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Chieh-Li Chen, Hiroshi Ishikawa, Gadi Wollstein, Richard Bilonick, Ian Sigal, Larry Kagemann, James Fujimoto, Joel Schuman; Signal Normalization Between Non-Averaged and Frame-Averaged Optical Coherence Tomography (OCT) Images. Invest. Ophthalmol. Vis. Sci. 2013;54(15):5535.
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Last year we showed that a signal normalization method successfully reduced systematic differences in OCT measurements between 2 spectral domain (SD-) OCT devices, where both provided non-averaged images. However, it turned out to be ineffective between non-averaged and frame-averaged images. The purpose of this study was to modify the signal normalization method by employing virtual signal averaging to make it applicable to reduce the systematic differences between non-averaged and frame-averaged images.
The right eyes of 13 healthy subjects were scanned with 2 SD-OCT devices at macular and optic disc regions on the same day (Cirrus HD-OCT (non-averaged); Carl Zeiss Meditec, Dublin, CA; Optic Disc and Macula Cube 200x200, and Spectralis (active tracking and frame-averaged); Heidelberg Engineering, Heidelberg, Germany; macular 20°x20° volume scan (193 sections, 9-frame averaged) and circular RNFL scan (100-frame averaged)). After applying custom virtual signal averaging to Cirrus data, both Cirrus and Spectralis data were normalized with amplitude normalization and z-scaling and sampling density normalization (496 pixels in 1.9 mm became 1024 pixels in 2.0 mm, only applied to Spectralis data). Then sectoral total retinal (TR) thicknesses in the macular region and global mean circumpapillary retinal nerve fiber layer (cpRNFL) thicknesses were automatically measured using software of our own design and their differences between devices were compared to the ones between original device outputs.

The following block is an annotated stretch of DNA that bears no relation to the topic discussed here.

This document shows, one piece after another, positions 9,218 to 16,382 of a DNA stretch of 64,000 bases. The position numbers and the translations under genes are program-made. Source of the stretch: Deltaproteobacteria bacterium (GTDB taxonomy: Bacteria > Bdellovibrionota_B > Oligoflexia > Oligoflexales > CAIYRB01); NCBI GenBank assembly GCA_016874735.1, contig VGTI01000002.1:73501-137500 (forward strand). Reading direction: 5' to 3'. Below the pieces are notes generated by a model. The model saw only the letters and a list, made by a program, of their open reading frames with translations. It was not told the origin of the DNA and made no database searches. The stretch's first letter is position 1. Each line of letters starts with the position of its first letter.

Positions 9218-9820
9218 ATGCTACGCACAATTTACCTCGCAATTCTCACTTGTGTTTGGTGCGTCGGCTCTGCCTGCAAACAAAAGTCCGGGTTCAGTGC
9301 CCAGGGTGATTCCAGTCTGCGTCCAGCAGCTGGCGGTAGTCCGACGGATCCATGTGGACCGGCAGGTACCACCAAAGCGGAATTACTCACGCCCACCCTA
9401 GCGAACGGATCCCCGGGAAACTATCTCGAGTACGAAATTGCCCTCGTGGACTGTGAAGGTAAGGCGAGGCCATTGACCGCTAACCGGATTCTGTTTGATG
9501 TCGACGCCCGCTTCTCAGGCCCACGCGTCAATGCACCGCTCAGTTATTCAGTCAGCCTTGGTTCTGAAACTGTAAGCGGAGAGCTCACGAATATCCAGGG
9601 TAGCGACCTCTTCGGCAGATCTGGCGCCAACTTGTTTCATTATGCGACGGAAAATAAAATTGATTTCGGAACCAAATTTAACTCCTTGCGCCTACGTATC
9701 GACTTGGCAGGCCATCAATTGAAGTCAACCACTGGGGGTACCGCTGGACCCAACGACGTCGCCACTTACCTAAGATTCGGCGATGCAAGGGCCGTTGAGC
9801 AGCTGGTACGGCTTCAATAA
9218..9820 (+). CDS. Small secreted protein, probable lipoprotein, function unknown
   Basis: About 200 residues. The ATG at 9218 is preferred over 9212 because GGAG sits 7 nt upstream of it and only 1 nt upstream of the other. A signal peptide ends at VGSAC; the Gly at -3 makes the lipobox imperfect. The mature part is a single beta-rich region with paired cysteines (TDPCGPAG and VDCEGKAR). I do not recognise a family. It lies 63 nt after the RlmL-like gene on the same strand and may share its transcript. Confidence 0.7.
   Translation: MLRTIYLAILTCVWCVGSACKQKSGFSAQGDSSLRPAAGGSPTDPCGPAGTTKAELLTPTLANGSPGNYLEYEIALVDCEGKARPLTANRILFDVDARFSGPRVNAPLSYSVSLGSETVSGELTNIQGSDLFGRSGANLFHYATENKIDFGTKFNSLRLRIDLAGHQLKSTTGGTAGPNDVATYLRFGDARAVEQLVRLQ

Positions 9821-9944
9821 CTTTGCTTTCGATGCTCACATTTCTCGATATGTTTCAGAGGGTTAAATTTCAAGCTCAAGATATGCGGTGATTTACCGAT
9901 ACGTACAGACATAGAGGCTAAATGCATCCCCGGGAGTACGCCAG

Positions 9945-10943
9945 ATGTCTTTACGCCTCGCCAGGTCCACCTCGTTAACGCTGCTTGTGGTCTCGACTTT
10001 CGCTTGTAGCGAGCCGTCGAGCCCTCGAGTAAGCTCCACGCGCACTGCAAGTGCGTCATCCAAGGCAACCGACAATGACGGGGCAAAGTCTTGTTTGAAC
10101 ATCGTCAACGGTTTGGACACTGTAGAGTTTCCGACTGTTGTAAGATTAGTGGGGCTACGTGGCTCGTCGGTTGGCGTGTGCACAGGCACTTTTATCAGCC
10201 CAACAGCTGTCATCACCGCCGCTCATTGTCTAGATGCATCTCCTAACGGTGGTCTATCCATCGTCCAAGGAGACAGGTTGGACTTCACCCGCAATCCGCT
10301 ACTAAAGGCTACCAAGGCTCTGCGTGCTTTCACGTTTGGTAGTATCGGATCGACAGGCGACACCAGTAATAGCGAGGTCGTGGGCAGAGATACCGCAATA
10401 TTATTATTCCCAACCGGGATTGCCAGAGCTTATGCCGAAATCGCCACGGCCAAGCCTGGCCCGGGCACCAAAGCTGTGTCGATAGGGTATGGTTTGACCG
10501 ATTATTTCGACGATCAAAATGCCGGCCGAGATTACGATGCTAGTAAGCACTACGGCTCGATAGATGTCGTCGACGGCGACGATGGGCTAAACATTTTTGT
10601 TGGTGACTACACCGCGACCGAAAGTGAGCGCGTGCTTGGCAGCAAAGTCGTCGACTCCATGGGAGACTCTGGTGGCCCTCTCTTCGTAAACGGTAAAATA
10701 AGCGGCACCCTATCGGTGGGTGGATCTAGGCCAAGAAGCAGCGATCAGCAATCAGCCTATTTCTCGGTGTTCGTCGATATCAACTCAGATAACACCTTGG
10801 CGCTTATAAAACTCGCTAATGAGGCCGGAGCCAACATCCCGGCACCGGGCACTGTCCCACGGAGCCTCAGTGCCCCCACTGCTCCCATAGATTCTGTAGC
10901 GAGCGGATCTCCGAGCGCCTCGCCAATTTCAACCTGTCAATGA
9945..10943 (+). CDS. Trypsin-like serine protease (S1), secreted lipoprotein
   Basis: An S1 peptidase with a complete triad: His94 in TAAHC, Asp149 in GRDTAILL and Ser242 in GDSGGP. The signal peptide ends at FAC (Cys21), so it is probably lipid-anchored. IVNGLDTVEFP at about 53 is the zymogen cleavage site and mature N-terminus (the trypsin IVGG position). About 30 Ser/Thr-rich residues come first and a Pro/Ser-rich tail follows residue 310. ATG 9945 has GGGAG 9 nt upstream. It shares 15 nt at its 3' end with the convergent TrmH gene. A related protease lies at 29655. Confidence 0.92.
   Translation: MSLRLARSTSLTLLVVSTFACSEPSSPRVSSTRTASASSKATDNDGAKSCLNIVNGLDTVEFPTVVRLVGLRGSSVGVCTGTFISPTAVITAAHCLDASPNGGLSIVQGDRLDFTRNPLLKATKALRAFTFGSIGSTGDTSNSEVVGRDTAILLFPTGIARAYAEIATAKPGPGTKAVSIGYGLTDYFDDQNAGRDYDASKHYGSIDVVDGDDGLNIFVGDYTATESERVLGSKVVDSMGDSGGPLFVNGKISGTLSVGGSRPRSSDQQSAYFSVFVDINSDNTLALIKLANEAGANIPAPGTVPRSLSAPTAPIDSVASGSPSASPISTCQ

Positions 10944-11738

For macular RT, significant systematic differences were detected in all sectors before normalization (Table 1), while no significant difference was found after normalization except for outer temporal and outer nasal sectors (Table 2). Normalization significantly reduced the absolute differences between the devices in all sectors except center (mean absolute difference 20.3 μm [devices] to 6.7 μm [normalized], p<0.0001, paired t-test). For cpRNFL, differences were significant between device outputs (93.6 [Cirrus] vs. 96.7 μm [Spectralis], p=0.0008) but not significant after normalization (102.9 vs. 101.7 μm, p=0.38).
The reported signal normalization method successfully made clinical measurements from non-averaged and frame-averaged OCT data directly comparable, which may broaden the use of OCT technology in both research and clinical applications.
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